Technologies Overview - Dirty Material Recovery Facility

A dirty material recycling facility (dMRF) involves segregating valuable materials from a mixed ‘dirty’ waste stream rather than separating the components of a segregated ‘clean’ waste stream.

A dMRF may accept mixed solid waste, mixed commercial waste or construction and demolition waste. Target materials for a dMRF will usually include aluminium and steel, and may also include mixed plastics, mixed paper / card, wood, textiles and aggregate / glass. The remaining materials may be used to produce a refuse derived fuel (RDF) for energy recovery facilities.


Waste streams accepted
Residual waste, commercial and industrial waste, construction and demolition waste
Input capacity ranges
10k-500k tonnes per annum
Typical outputs
Recyclate, aggregate, refuse derived fuel (RDF)
Recover recyclables from a mixed solid waste stream. The residual waste will thereafter be used to produce RDF
Indicative capital cost
R62m-R108,5m for a 50k tonnes per annum facility
Indicative operational cost
Life span
20 years
Skills requirements
Job creation opportunity

Technology restrictions

  • Not suitable for hazardous materials
  • Will only recover a small amount (

Main license requirements for dMRF



  • Relatively simple technology and systems to extract recyclables from mixed waste
  • Possibly provide residual material for fuel production
  • Technology may be applied to a wide range of waste streams
  • Provide significant employment through hand sorting and operation of the plant


  • Possible injury risk from handling and machinery
  • Few employment opportunities (compared to cMRF)
  • Quality of recycling materials is compromised as sorting needs to be done effectively and efficiently in dMRF facility
  • High use of water
Case Study

Robinson Deep MRF, Turffontein, Johannesburg, Gauteng

Pikitup Johannesburg SOC Limited initiated a pilot ‘Separation at Source’ project in the Waterval Depot Area in November 2009, targeting 35,000 households. The vision of the 'Separation at Source' team is to ‘divert recyclable waste away from landfill’ through a separate dry recycling (i.e. glass, plastic and cans). The recyclables are collected by co-operatives and taken to MRFs and recycling facilities.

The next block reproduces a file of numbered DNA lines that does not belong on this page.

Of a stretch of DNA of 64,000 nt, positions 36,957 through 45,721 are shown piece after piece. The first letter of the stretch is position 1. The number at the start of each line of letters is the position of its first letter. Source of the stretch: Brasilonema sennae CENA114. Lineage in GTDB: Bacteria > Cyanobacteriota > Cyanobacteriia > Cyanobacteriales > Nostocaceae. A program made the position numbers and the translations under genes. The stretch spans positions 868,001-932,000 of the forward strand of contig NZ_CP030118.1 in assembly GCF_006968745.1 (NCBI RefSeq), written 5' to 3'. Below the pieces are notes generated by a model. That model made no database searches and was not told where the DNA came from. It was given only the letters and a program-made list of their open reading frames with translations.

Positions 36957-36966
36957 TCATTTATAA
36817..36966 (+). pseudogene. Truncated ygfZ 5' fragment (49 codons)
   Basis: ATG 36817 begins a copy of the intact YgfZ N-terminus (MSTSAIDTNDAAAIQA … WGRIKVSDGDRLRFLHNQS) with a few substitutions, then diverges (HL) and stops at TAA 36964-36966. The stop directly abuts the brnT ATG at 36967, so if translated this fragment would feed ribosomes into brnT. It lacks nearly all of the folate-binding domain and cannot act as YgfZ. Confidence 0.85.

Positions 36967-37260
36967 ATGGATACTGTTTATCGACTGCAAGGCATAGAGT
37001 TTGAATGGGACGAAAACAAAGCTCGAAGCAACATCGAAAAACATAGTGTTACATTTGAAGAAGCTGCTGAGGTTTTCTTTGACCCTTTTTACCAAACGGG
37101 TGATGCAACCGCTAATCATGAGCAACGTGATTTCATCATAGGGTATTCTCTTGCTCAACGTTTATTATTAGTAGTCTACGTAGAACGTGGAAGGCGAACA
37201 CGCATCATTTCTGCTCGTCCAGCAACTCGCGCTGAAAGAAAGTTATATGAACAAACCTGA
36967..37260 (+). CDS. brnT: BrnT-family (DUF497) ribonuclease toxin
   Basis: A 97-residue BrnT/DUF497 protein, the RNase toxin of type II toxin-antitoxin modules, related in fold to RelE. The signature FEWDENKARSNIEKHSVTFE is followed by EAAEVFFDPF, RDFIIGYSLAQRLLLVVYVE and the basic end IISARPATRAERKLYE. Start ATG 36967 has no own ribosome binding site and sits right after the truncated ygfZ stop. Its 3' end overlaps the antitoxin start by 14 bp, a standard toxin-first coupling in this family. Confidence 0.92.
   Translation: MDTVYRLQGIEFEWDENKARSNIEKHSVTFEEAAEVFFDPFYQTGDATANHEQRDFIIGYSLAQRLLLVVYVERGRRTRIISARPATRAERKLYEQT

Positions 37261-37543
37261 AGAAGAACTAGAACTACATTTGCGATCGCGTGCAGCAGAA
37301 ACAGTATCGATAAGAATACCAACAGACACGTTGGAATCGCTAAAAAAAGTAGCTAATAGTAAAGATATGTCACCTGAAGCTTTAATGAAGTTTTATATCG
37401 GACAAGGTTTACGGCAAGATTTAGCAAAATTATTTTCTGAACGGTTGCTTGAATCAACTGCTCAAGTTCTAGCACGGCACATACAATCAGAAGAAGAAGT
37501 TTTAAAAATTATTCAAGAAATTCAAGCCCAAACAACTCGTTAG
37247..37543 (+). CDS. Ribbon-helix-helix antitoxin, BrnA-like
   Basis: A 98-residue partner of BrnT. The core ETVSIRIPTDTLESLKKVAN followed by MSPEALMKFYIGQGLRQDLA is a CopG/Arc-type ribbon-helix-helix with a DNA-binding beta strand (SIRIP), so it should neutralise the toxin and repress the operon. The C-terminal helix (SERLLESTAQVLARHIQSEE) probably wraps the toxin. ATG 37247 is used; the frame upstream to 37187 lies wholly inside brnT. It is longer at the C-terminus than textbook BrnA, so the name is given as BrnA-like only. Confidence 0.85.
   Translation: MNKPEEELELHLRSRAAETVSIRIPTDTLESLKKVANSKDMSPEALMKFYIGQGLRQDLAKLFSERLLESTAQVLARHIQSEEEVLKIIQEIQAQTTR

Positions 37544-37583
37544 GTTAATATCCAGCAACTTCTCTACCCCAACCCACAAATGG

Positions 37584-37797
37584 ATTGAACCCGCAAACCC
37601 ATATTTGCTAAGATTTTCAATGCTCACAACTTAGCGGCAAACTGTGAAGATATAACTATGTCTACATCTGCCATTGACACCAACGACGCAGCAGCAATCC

In support of the roll-out of the 'Separation at Source' programme, the Robinson Deep material recycling facility has been re-commissioned as a clean MRF. The ‘Separation at Source’ pilot programme was expanded to other areas (Zondi, Diepsloot and Orange Farm), and currently serves approximately 265,000 households, collecting 4,970 tonnes per annum of recyclable materials. Pikitup intends extending this service to cover the entire City by June 2014, i.e. all 958,000 households.

The Robinson Deep MRF was built in the early ‘90s and was previously operated as a ‘dirty’ MRF, receiving mixed waste and sorting through the ‘dirty’ mixed waste to recover recyclables. Recovery was inefficient and the demand for the recovered ‘contaminated’ materials was poor. This operation was found not to be viable and subsequently the facility was closed, prior to re-commissioning as a clean MRF.

The MRF is partly mechanical and partly manually operated, recovering recyclables from the general, mixed municipal waste stream. Mechanised conveyors and manual sorters are utilised. Reclaimers, previously hand picking recyclables from landfill sites, will be provided formal employment in the facility and removed from hazardous tipping areas. About 450 jobs are expected to be created at the Robinson Deep MRF when in full operation. The reclaimers can be deployed to the MRF to work under better controlled and hygienic conditions. It is envisaged that as the City-wide roll-out progresses, less and less recyclables will find its way to the landfill. This will also contribute significantly to the reduction of waste that is disposed at the landfill site, and thereby prolonging its lifespan.

Source: Jeffares and Green Waste Minimisation Strategy, 2014